Our string handling is a little bit different than C64 one. Microsoft BASIC interpreter has a mechanism called garbage collector, which is triggered once there is so much garbage (obsolete strings - replaced with different ones, but still kept in memory), that it isn't possible to allocate any more memory - the original mechanism (used in PETs, VIC-20, and C64) is very ineffective (square computational complexity), the C64 can freeze for half a minute before the process is complete. Starting from CBM-II and C16/C116/C+4, an improved algorithm was implemented - much faster, but requires additional 2 bytes per each string, a so-called back-pointer. Open ROMs contains a similar mechanism, although it differs in details (there is no magic value to denote a temporary string). You can read more about these algorithms here:

https://www.c64-wiki.com/wiki/Garbage_Collection

Open ROMs has one more improvement over the original memory handling - the Commodore C64 ROM displays '38911 BASIC BYTES FREE' message on the startup banner, despite the machine having 64KB of RAM (not including the colour memory). 38911 is much less than 64KB - but this was done for a reason. First, the ROM needs some memory for itself, to store screen content and some other stuff - this takes away 2KB. Second, some of the RAM cannot be easily accessed by C64 BASIC, as it is hidden 'below' the ROM or I/O area. Old builds of Open ROMs displayed '61438 BASIC BYTES FREE', as they contained a specialized code (helper routines, which has to be copied to RAM) to access nearly all the C64 memory. But this code has two drawbacks: it is much slower, and utilizes some RAM which normally can be used by applications or games - which might easily lead to compatibility problems. Therefore, at some point I have disabled this mechanism (but it is still there, and can be enabled on custom builds) and implemented the C64-like behaviour. But now the default Open ROMs build displays '51199 BYTES FREE':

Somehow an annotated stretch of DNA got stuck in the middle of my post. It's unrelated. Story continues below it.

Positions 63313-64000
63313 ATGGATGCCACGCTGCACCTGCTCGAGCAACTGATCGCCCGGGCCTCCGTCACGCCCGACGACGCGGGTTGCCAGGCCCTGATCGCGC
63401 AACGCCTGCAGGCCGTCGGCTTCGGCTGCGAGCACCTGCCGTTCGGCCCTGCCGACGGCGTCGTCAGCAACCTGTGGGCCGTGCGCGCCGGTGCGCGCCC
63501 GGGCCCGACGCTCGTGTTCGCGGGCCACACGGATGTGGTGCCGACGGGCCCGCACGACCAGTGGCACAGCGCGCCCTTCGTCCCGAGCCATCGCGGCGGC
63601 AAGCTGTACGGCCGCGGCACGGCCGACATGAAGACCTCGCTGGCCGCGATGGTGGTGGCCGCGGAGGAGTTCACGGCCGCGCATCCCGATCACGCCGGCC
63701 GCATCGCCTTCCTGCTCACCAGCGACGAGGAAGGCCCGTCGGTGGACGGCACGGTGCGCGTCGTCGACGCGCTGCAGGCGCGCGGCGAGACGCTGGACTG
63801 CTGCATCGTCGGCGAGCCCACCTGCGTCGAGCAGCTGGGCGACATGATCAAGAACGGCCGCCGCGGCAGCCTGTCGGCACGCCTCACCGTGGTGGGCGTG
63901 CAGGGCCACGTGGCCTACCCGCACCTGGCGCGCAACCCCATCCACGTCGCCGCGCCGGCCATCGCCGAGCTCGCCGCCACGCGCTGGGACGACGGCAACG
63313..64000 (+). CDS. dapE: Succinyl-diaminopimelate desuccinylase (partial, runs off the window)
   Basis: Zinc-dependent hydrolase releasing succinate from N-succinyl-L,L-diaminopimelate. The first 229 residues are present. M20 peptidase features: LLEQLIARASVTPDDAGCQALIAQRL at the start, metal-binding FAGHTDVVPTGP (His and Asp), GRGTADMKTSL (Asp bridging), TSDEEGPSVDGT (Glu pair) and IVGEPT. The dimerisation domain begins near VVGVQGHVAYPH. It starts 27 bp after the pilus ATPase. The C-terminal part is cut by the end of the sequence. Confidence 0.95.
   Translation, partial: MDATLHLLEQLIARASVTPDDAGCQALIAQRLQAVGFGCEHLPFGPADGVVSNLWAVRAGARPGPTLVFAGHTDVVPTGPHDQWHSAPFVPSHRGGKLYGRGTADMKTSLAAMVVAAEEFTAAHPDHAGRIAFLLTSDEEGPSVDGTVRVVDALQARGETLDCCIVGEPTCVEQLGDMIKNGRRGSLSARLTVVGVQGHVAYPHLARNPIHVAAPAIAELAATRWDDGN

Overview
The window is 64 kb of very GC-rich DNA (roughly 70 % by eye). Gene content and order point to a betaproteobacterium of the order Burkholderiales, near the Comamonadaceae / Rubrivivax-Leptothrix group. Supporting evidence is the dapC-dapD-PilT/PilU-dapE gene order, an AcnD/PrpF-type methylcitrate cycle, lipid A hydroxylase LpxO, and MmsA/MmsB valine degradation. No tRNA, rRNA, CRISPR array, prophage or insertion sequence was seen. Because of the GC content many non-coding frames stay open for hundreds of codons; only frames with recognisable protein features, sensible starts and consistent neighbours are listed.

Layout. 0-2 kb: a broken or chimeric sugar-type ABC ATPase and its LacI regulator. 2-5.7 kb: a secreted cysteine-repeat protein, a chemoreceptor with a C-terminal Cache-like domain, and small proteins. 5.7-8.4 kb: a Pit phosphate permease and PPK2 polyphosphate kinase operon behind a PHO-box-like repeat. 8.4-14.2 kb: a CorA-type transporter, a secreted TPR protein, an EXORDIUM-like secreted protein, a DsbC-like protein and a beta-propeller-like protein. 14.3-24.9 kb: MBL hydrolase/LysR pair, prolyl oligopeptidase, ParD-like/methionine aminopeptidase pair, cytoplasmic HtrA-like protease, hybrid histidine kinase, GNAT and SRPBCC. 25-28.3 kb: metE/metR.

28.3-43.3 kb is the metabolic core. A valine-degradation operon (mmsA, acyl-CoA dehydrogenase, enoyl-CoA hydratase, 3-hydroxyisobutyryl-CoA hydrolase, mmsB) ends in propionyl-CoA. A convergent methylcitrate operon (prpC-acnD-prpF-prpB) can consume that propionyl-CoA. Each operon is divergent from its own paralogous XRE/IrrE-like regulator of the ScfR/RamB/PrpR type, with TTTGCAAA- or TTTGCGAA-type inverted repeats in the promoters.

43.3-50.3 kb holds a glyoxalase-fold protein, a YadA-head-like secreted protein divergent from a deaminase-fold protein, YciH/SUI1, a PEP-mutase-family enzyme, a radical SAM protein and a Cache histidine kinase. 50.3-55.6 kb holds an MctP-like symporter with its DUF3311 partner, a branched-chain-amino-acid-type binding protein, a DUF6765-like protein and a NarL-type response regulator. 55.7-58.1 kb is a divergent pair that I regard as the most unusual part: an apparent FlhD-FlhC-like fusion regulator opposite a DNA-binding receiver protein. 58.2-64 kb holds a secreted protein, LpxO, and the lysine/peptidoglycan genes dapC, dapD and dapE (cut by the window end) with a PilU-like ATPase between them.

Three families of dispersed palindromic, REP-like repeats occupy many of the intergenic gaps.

because we have another 'memory model', which is able to use RAM hidden below the $A000-$BFFF BASIC ROM - which can be accessed relatively cheaply if the memory access routines are placed in a high ROM area, $E000 or above. It does not use RAM below the I/O or the $E000-$FFFF ROM - it is harder to access safely, as one has to redirect the interrupt handlers back to the ROM. I hope this will remain as a default memory model for MEGA65 build - I'm not sure about the generic C64 one, as the required memory access routines need some extra ROM space.

That's all for now - let's hope not much will be found broken once I start testing the Open ROMs with the upcoming DevKit!

3 comments:

  1. I thought that the C64 ROM and Kernal was 16K and 4K was for the character ROM? Meaning 20K in total? Or have I read that incorrectly.

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    1. On the C64, that is the case. The C65 and MEGA65 uses a 128KB ROM.